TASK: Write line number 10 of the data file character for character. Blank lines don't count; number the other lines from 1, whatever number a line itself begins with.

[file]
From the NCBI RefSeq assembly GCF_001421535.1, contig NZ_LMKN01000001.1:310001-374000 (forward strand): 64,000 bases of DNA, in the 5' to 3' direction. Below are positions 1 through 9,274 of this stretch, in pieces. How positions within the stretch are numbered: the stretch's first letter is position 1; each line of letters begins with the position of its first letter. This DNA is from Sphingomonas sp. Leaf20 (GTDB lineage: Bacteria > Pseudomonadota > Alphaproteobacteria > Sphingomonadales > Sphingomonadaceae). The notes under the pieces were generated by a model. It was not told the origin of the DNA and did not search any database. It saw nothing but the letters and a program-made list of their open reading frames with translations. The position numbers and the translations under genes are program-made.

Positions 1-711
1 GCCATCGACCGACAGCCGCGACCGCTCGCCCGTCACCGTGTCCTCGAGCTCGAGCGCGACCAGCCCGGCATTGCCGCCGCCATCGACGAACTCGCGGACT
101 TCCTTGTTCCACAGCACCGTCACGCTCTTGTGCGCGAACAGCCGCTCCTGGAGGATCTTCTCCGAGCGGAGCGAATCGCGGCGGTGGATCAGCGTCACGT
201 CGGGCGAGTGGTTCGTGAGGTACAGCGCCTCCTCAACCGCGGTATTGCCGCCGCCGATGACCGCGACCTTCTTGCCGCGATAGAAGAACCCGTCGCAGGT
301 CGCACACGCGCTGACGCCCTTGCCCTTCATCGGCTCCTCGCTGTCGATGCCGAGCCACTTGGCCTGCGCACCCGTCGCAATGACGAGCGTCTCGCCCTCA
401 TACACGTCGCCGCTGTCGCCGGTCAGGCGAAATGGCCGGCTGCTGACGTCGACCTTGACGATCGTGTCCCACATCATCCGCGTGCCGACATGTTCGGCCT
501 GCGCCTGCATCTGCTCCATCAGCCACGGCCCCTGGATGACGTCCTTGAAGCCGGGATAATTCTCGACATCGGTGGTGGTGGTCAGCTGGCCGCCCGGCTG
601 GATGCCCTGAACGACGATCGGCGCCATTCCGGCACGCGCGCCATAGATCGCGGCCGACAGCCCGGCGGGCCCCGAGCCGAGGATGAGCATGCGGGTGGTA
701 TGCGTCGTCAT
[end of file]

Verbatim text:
701 TGCGTCGTCAT